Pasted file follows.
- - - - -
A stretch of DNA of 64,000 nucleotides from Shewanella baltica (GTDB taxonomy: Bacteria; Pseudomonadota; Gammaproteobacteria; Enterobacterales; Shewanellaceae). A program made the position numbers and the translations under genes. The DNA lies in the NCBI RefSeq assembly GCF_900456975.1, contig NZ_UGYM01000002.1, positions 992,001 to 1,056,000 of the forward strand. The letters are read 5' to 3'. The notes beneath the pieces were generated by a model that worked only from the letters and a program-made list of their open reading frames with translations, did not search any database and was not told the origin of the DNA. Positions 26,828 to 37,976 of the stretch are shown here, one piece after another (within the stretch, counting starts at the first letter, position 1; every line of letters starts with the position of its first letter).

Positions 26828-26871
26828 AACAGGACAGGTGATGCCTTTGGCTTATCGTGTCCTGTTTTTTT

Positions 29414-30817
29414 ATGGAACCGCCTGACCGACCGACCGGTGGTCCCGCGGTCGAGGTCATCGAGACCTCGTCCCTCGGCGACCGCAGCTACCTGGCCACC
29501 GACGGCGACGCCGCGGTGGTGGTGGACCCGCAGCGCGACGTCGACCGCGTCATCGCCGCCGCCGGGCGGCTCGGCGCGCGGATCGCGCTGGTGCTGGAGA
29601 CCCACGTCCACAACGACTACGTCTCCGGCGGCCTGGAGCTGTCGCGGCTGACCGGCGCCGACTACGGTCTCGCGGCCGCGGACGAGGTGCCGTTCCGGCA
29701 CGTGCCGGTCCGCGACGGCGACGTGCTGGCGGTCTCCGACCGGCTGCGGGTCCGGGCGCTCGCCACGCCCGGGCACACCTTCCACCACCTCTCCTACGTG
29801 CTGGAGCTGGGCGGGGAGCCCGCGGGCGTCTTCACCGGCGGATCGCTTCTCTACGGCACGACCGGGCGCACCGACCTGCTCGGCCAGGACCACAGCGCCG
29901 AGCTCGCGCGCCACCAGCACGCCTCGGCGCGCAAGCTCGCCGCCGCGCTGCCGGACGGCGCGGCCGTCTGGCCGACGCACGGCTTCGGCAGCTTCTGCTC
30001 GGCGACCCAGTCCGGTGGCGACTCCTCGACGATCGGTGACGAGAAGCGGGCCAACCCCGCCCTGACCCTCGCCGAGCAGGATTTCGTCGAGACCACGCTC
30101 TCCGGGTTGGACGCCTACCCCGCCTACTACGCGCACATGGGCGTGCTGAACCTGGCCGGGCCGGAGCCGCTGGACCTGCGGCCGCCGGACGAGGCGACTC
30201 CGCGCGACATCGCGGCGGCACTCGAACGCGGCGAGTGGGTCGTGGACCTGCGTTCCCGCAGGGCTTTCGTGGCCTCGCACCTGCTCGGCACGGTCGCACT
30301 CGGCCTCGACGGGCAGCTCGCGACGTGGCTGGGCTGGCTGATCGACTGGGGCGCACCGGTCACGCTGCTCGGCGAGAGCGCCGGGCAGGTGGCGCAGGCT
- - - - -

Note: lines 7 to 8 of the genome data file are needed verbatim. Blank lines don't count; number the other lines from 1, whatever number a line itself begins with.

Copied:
29601 CCCACGTCCACAACGACTACGTCTCCGGCGGCCTGGAGCTGTCGCGGCTGACCGGCGCCGACTACGGTCTCGCGGCCGCGGACGAGGTGCCGTTCCGGCA
29701 CGTGCCGGTCCGCGACGGCGACGTGCTGGCGGTCTCCGACCGGCTGCGGGTCCGGGCGCTCGCCACGCCCGGGCACACCTTCCACCACCTCTCCTACGTG